Jean-Pierre Garnier is facing his biggest corporate challenge since stepping down as CEO of GlaxoSmithKline Plc in 2008. As chairman of Actelion Ltd., it's up to him to ensure the biotech's shareholders aren't left shortchanged after a takeover approach by Johnson & Johnson.
Shortchanged in this case is unlikely to mean Actelion being sold on the cheap. J&J has suggested it could pay more than 250 Swiss francs per share for the pulmonary hypertension specialist, according to Bloomberg News. That proposal, valuing it at some 26.6 billion Swiss francs ($26.3 billion) including net cash, came after an initial 246 Swiss franc offer was rebuffed.
Such a price looks acceptable on any conventional assessment. It would be a 56 percent premium to the Actelion shares' six-month average and a 44 percent premium to their all-time high touched only in July. But in biotech such conventions count for little.
Could Actelion get to that level in the next 18-24 months by going it alone? Perhaps. The stock rose by a compound yearly average of 44 percent between 2012 and 2015. That followed the company's success in launching medicines to succeed its core Tracleer drug, which came off patent last year. Still, the shares have slowed in 2016 and it's hard to see where the next leg up comes from. The future generation of drugs will take considerable time and investment.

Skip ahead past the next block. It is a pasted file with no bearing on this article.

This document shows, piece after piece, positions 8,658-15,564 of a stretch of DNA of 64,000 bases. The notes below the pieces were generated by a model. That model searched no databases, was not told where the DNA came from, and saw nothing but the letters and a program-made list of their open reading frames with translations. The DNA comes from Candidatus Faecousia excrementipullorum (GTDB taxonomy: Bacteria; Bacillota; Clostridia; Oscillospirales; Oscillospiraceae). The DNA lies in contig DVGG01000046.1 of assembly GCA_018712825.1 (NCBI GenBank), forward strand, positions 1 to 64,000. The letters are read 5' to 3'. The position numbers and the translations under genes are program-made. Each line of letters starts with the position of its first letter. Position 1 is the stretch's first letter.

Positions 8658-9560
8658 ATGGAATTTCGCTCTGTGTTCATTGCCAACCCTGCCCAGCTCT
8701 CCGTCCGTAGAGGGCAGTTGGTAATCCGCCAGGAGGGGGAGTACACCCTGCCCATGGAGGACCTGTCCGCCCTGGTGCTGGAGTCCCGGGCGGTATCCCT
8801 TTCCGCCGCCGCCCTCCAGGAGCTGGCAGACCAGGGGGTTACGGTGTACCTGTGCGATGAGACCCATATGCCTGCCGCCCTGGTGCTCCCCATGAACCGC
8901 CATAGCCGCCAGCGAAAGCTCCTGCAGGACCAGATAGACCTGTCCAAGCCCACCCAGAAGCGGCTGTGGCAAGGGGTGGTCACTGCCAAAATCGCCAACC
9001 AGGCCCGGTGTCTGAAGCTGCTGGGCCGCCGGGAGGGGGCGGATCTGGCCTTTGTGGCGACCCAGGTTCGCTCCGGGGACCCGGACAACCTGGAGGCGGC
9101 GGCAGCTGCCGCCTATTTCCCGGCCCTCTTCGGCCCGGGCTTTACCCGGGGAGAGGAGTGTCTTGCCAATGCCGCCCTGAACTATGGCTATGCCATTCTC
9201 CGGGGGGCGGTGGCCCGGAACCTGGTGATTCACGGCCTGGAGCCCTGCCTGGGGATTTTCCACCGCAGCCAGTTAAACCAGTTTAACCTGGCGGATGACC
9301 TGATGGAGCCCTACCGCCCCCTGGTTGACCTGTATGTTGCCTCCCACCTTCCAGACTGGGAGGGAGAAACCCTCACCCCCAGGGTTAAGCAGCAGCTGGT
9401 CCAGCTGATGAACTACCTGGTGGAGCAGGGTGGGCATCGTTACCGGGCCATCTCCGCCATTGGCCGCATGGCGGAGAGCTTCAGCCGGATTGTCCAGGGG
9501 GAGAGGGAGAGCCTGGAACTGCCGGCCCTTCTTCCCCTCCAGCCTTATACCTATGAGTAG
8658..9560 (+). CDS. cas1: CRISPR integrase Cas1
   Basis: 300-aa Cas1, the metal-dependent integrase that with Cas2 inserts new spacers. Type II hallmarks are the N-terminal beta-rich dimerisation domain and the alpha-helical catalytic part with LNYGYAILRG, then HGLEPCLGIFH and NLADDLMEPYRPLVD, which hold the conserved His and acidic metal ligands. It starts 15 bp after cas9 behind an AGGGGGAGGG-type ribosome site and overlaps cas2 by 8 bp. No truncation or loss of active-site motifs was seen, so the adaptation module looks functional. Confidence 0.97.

Could J&J, or another bidder, be squeezed to pay much more? That's hard to see. Actelion is forecast to make 1.6 billion Swiss francs of operating profits in 2020. Suppose J&J shut down Actelion's R&D function and saved some tax through Actelion's Swiss domicile. That might lift forecast operating profit to 2.5 billion Swiss francs. Even allowing for a low tax bill, the return on investing 27 billion Swiss francs would be only about 8 percent, about 1 percentage point below Actelion's cost of capital.
Yet for Actelion's founder managers, led by CEO Jean-Paul Clozel, this may still not be a high enough price to compensate for being swallowed up by big pharma. Clozel has been very clear about his ambition for the company as an independent entity.
That commitment to a standalone future has doubtless pushed J&J to consider such generous terms. But Garnier needs to ensure that the board acts in the interests of all shareholders, not just Clozel. Switzerland's no stranger to battles between corporate founders and independent shareholders. Investors in Swiss adhesives group Sika AG are still fighting for their rights after the founding family cut a deal to hand control to France's Compagnie de Saint-Gobain without independent shareholders getting any compensation, against their wish to keep the status quo.
The Actelion case is different because it's about whether ordinary shareholders might do better from selling out. But it's still a test of the chairman's ability to represent all investors. Maybe Actelion is worth more than what J&J is willing to pay. If so, it will need some precision science to prove it.
This column does not necessarily reflect the opinion of Bloomberg LP and its owners.
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